The interface is simple visually, though incredibly gesture heavy. After making it through the app’s introduction cards and setting it up, we advise you take a finger and get to swiping. Without clearly defined arrows and back buttons for context, playing with Cal is the only way to get your head around its navigation. We’re not going to give Cal a bad grade here, though, because the trade-offs are positive. Within a few swipes your muscle memory quickly understands how to switch from one view to the next so you can get on with your day.
Cal eschews a Week view layout. In landscape orientation, Cal shows you what’s going on today in addition to what’s coming up for the next few days. Users can swipe left or right to see more days, but by not committing to displaying seven days’ worth of activities on one small, smartphone screen, the app dedicates more real estate to the activities, without having to drill directly into a day, which is preferable to Tempo’s week view interface. It’s interesting to note that iOS 7’s calendar treats week view the exact same way.
Nevertheless, Cal does have some standout features. Like Tempo it makes use of photos to jazz-up the look of the app, but it goes a step further by allowing interested users to choose their own automated photo theme. It also connects with Any.Do, the aforementioned flagship productivity app of Cal’s development team.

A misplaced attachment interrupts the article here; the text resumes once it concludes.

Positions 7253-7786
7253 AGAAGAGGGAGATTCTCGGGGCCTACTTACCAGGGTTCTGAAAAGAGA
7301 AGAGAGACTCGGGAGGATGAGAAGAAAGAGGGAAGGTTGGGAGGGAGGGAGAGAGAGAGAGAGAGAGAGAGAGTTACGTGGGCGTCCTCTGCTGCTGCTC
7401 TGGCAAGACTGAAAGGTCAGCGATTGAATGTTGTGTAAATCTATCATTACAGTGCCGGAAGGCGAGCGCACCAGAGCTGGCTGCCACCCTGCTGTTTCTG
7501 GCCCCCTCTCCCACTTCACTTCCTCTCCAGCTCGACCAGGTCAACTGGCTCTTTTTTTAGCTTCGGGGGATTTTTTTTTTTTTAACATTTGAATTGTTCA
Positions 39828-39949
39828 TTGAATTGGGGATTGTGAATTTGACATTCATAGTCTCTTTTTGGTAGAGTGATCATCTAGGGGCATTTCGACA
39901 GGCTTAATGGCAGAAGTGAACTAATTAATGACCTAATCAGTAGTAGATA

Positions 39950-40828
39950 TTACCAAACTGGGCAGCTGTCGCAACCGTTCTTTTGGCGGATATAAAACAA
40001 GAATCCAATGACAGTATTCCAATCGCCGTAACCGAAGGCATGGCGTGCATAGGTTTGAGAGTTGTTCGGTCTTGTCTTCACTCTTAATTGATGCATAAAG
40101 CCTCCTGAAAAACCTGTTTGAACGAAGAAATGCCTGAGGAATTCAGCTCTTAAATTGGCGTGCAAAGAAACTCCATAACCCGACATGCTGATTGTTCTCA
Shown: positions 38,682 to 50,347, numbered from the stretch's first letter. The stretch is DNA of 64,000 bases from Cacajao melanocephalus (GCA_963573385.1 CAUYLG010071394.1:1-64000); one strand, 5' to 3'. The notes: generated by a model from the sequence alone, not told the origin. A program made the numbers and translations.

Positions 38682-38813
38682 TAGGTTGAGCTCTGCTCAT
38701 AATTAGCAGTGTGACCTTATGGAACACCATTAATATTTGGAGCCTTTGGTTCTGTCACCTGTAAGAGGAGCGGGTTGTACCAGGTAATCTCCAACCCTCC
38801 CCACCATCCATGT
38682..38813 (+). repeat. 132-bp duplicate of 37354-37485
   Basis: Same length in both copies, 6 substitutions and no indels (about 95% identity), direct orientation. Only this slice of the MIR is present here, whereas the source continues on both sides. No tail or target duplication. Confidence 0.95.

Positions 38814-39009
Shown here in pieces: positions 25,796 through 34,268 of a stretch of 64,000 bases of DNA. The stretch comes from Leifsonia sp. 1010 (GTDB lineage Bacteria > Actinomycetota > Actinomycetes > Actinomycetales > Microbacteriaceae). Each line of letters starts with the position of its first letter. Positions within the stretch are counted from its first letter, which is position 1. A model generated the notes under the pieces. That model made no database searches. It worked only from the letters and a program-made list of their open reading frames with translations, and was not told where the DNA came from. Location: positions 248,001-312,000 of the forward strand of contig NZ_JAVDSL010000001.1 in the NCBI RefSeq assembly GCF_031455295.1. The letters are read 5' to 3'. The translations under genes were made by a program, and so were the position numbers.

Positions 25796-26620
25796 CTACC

Unfortunately, it lacks the ability to connect directly with Apple’s Reminders, Evernote, or any other task management app. Cal also gives users the ability to create a “Cal Moment,” which generates something akin to an Agenda view of the day. Again, this functionality seems redundant in the face of the iOS Today screen, which is accessible throughout the entire OS.
Still, Cal’s beauty and simplicity are impressive. For users of Any.Do its integration is seamless, which is a boon, but other than the ability to send a user to Waze or Google Maps for directions, there’s not much here that can’t be found on the iOS Calendar app, and that leaves us somewhat less enthusiastic about it than the contenders. The name is also a little problematic. Looking up “Cal” on Google, Bing, or the App Store doesn’t get you very far. We had to type in “Cal Anydo” in order to get any useful results.
The Alminder team out of Palo Alto is responsible for Mynd, an app that it claims “doesn’t just record the things you need to do but actually helps you do them.” The team works hard to deliver on that promise with no fewer than four standout features.
First, we have the event screen. Like Cal, Mynd allows users to get directions from Google Maps and Waze in addition to Apple’s Maps. Mynd takes it a step further however, by giving users that information while they’re still in the app. Mynd’s event screen (also called Mynd Information), works like a mini-dashboard for each event in your calendar. It estimates the distance and drive time between events (or your current location) while showing you the relevant LinkedIn information of the event attendees. If you’re an Evernote user, Mynd’s event screen will show links to relevant Evernote documents based on a scan of your Evernote account.
The second of Mynd’s standout features is its version of an agenda, which it calls the Home Screen. The Home Screen lays out relevant information about the day including:
- a note on what’s first on your agenda for that day
- cards representing the relevant people involved (via LinkedIn)
- the relevant locations involved
- a tally of your Apple Reminders (what’s due today or in the future)